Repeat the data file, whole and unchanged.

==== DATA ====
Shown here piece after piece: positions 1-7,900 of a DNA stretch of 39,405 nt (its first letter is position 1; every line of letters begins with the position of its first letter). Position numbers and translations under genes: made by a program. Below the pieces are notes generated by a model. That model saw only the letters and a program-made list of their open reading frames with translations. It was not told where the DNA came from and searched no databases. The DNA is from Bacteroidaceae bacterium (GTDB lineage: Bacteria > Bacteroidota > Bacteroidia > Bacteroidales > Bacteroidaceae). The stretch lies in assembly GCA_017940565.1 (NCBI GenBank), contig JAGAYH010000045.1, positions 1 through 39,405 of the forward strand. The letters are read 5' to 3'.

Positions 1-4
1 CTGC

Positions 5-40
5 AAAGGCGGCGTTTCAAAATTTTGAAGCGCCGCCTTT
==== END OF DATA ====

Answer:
Shown here piece after piece: positions 1-7,900 of a DNA stretch of 39,405 nt (its first letter is position 1; every line of letters begins with the position of its first letter). Position numbers and translations under genes: made by a program. Below the pieces are notes generated by a model. That model saw only the letters and a program-made list of their open reading frames with translations. It was not told where the DNA came from and searched no databases. The DNA is from Bacteroidaceae bacterium (GTDB lineage: Bacteria > Bacteroidota > Bacteroidia > Bacteroidales > Bacteroidaceae). The stretch lies in assembly GCA_017940565.1 (NCBI GenBank), contig JAGAYH010000045.1, positions 1 through 39,405 of the forward strand. The letters are read 5' to 3'.

Positions 1-4
1 CTGC

Positions 5-40
5 AAAGGCGGCGTTTCAAAATTTTGAAGCGCCGCCTTT